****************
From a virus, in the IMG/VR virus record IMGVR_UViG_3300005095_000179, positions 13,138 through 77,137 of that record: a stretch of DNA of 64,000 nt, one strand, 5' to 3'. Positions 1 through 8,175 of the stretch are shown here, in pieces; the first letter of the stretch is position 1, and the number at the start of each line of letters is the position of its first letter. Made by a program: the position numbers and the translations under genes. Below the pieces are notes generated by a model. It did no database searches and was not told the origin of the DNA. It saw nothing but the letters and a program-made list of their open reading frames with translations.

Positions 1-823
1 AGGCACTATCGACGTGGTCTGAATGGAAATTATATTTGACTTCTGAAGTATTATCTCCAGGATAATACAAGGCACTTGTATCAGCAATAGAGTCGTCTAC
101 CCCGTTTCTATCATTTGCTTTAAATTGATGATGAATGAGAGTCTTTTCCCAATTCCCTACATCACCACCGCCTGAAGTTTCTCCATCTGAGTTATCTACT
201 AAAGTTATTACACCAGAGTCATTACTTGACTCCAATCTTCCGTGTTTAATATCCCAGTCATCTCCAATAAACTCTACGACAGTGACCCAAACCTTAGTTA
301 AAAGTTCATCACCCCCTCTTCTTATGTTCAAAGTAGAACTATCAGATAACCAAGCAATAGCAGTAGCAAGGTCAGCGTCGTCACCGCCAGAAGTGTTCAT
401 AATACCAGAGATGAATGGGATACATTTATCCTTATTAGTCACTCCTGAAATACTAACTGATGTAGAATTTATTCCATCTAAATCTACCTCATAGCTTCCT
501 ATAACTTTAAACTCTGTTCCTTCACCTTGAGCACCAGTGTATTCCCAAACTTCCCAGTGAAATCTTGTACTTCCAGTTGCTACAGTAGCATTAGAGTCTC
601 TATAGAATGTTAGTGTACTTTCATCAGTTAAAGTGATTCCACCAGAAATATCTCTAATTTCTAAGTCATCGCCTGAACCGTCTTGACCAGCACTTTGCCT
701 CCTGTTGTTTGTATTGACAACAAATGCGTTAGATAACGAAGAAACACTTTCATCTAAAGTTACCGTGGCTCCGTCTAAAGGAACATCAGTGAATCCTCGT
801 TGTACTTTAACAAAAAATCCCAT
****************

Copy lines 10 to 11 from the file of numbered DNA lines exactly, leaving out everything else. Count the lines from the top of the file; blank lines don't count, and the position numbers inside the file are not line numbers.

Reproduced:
701 CCTGTTGTTTGTATTGACAACAAATGCGTTAGATAACGAAGAAACACTTTCATCTAAAGTTACCGTGGCTCCGTCTAAAGGAACATCAGTGAATCCTCGT
801 TGTACTTTAACAAAAAATCCCAT